ANCAP re-tests top ten sellers for AEB performance

Some surprise results in the mix as ANCAP goes back over the top ten sellers to rate their emergency braking ability

PHOTO AEB Car To Cyclist Toyota Hilux Jpg

Not all autonomous emergency braking systems are created equal, according to a detailed report by the Australasian New Car Assessment Program.

The independent crash test authority has retested five of Australia’s top 10 selling vehicles to enable a direct comparison with newer top sellers already assessed to the more stringent ANCAP criteria.

2020 Mazda CX-5 review

The results show varying effectiveness of AEB systems between makes and models – and, typically, it’s older cars that have less effective AEB.

Of those five models retested, just one – the Mazda CX-5 – received the maximum “advanced” rating, suggesting high effectiveness of the car’s auto braking system.

The Hyundai i30, Mitsubishi Triton and Mitsubishi ASX were all ranked “basic”, the second lowest of the four-tiered scale.

2020 Mitsubishi Triton Double Cab Range Review

ANCAP found they were “not as effective in detecting and avoiding collisions with pedestrians – particularly at night”.

The Ford Ranger scored “intermediate”, slotting between “advanced” and “basic”.

Four of the five models evaluated in 2018 and 2019 scored the highest “advanced” rating, while only the Kia Cerato dropped a level down to “intermediate”.

ANCAP director of communications and advocacy Rhianne Robson said it was not surprising that newer models generally performed better in AEB testing, something she expects to continue as the technology improves.

AAA AEB pedestrian testing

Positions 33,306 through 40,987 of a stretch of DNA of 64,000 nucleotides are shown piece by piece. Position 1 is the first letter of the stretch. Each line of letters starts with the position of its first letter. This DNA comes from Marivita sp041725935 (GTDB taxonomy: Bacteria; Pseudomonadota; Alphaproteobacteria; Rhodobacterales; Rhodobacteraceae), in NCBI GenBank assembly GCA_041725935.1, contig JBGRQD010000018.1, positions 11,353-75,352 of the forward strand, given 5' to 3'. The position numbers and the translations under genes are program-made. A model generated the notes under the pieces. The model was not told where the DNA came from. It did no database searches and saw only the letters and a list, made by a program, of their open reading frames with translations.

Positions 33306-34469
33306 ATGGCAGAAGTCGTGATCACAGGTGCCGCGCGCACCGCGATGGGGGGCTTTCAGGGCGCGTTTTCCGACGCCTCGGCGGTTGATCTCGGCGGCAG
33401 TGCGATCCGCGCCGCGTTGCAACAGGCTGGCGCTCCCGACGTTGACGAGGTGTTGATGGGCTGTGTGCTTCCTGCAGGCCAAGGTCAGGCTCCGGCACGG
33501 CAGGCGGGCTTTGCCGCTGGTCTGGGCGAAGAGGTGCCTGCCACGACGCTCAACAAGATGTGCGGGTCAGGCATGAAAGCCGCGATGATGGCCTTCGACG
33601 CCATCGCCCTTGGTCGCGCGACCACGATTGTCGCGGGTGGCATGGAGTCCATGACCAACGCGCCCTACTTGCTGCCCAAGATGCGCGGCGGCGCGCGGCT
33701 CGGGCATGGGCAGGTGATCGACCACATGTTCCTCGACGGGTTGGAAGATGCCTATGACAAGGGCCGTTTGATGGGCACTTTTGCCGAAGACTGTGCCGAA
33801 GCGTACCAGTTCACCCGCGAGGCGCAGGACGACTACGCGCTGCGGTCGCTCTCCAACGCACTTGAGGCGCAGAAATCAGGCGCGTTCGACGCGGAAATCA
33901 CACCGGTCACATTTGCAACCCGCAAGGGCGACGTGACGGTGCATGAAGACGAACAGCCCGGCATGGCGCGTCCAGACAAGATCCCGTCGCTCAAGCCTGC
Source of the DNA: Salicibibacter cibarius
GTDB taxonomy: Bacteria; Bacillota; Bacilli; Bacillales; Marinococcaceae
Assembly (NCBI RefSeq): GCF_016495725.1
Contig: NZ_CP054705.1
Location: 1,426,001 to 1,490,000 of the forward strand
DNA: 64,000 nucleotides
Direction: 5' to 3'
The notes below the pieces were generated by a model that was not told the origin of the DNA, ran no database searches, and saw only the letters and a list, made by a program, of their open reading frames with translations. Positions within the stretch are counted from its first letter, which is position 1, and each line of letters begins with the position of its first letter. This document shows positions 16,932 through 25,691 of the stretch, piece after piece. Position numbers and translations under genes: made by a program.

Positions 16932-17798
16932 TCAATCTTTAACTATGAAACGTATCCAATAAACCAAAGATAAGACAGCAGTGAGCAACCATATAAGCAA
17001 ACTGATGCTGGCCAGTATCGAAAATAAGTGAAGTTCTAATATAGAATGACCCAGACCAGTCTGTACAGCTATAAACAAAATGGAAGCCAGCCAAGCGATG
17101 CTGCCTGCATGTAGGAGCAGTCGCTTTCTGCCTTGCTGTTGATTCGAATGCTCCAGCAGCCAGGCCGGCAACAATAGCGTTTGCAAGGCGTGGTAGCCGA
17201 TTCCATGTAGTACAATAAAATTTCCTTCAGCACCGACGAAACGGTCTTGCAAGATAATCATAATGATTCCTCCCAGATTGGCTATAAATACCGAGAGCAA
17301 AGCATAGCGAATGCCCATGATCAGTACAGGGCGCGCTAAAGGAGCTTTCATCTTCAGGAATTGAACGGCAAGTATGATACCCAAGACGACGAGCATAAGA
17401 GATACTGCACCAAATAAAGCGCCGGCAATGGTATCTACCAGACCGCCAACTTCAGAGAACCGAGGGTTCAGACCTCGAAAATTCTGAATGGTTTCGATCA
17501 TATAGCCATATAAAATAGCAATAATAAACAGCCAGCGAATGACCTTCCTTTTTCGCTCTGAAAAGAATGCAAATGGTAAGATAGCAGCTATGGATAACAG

“Vehicle safety technology continues to advance at a rapid rate with more sophisticated systems entering the market through new market entrants and model facelifts, and as these vehicles are updated, we expect their performance to improve,” said Mrs Robson.

Just as early anti-lock braking systems and stability control were often rudimentary in their performance, it appears many AEB systems could do with improvement.

Despite retesting those older models, ANCAP will not be incorporating the results in the overall vehicle safety ratings, saying “the results from this analysis do not replace or alter existing ANCAP safety ratings or contributing scores”.

So even though there is clear room for improvement with the AEB performance on some vehicles they will maintain their five-star ANCAP ratings earnt up to six years ago.

Crash avoidance systems are the new battleground in the quest to make cars safer.

While there are dozens of systems - including lane departure assistance, intersection crash avoidance and blind spot warning – AEB is considered one of the most effective, especially for avoiding nose-to-tail crashes.

 

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